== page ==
Join The Conversation With Mishpacha's Weekly Newsletter



Behind Every Great Soldier

Dr. Pearl Herzog

Frances Hart Sheftall stood behind her husband as he became the highest ranking Jewish soldier in the American Revolution — and later fought for his freedom when he was captured by the British. The amazing story of a European Jewess who remained Torah-true in Colonial America.

Wednesday, November 21, 2012

soldiersIn the library of Manhattan’s Fashion Institute of Technology is a 1998 master’s thesis entitled “The Wedding Costume of Frances Hart Sheftall.” Its author, Lisa Frisina, devotes page after page to the beautiful, intricate, tzniyusdig 18th-century wedding gown. Even more compelling than the dress, however, is the story of the woman who wore it.

Frances Hart Sheftall — or Fanny, as she was called — was married to the highest ranking Jewish soldier in the American Revolution. Although she spent most of her life inSavannah,Georgia, she was born inThe Hague,Netherlandsin July, 1740, to Ashkenazic Jews, Moshe and Esther Hart (the anglicized version of Hertz). Her father was a merchant and she was raised in a middle class family.

From the little documented information available about her parents, it seems that Fanny was related to the Ashkenazic Chief Rabbi of England, Rabbi Aaron Hart, whose brother Moshe Hart was the founder of the Great Synagogue of London.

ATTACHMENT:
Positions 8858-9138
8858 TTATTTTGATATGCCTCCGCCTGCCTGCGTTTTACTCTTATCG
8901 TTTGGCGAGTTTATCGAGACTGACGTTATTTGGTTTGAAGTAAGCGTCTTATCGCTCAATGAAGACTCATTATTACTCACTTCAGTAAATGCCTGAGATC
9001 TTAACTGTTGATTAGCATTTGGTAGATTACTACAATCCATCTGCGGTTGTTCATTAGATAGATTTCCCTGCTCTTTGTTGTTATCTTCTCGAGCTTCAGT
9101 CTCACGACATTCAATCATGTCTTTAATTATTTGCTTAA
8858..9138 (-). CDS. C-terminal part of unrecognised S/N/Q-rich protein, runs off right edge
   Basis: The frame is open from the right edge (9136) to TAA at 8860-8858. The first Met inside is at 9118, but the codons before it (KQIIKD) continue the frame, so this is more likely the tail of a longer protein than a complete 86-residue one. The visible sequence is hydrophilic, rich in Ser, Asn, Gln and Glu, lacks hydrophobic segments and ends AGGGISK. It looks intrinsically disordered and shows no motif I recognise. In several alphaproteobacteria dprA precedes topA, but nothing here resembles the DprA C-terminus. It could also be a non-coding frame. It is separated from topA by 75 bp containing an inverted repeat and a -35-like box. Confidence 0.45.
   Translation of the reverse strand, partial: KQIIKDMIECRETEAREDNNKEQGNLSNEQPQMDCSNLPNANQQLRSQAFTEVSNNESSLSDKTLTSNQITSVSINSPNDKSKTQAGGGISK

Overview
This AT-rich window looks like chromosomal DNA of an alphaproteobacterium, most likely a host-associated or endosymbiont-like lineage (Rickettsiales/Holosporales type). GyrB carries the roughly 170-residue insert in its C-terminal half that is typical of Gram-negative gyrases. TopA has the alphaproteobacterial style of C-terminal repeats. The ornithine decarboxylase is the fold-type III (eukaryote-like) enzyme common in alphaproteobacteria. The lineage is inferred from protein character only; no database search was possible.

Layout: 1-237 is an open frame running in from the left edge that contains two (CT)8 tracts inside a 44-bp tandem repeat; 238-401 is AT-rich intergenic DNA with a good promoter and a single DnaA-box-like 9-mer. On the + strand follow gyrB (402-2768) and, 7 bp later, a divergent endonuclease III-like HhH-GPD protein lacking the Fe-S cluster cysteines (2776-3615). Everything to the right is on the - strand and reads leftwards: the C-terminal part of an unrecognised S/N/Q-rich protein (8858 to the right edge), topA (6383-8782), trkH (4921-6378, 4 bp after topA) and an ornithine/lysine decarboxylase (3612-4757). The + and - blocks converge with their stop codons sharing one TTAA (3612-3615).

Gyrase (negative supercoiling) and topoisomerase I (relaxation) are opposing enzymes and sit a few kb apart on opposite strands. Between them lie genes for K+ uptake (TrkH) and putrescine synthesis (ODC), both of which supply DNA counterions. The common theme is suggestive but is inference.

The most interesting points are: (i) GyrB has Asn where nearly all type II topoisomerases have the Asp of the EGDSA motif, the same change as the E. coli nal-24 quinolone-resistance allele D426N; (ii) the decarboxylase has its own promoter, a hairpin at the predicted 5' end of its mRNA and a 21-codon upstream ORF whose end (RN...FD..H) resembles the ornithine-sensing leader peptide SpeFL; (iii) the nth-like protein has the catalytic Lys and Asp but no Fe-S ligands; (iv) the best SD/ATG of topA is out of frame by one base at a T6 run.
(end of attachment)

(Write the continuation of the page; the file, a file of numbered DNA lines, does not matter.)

Fanny and her brother Joshua immigrated to America, settling in Charleston, South Carolina. There, Joshua became a prominent merchant and businessman. Through his business dealings, he developed a friendship with a young man named Mordechai Sheftall, who was from Savannah, Georgia. Joshua made the shidduch between Mordechai, then 26, and his sister, who was 21. The wedding ceremony — to which Fanny wore the gown that so captured Frisina’s interest — was held in Joshua’s home in 1761. 

 

 To read the rest of this story, please buy this issue of Mishpacha. To sign up for a weekly subscription click here.

Share this page with a friend. Fill in the information below, and we'll email your friend a link to this page on your behalf.

Your name
Your email address
You friend's name
Your friend's email address
Please type the characters you see in the image into the box provided.
CAPTCHA
Message


 
Top-Down Theory
Shoshana Friedman Our true currency, the accomplishments we value most
Strive for What Binds Us
Yonoson Rosenblum The chareidi community represents something of an oasis
Embracing Victimhood
Eytan Kobre Combating the allure of victimhood
The Kids Are Going to Camp, the Parents Are Going Broke
Miriam Klein Adelman Mindy has to feel good; it doesn’t matter that I feel ba...
Work/Life Solutions with Carlos Wigle
Moe Mernick “Rejection is Hashem’s protection” 
How to Create a Simple 900-Page Novel
Rabbi Emanuel Feldman All of us can reset the titles of our own lives
Stand There or Do Something
Baruch S. Fertel, MD, MPA, FACEP It’s called collaborative care, and it works miracles
I'm Here — Are You Ready?
Riki Goldstein Upbeat and catchy, but still makes listeners think
Back in Time
Riki Goldstein "I wish I could recapture that excitement"
Mixed Messages
Riki Goldstein The unsung craftsmen who give albums their special touch
Go in Peace
Faigy Peritzman Inner peace makes us vessels for blessing
All Work and No Play
Sarah Chana Radcliffe A life only about doing your duties loses all its color
Dying to Believe
With Rav Moshe Wolfson, written by Baila Vorhand Emunah peshutah is the force behind Jewish continuity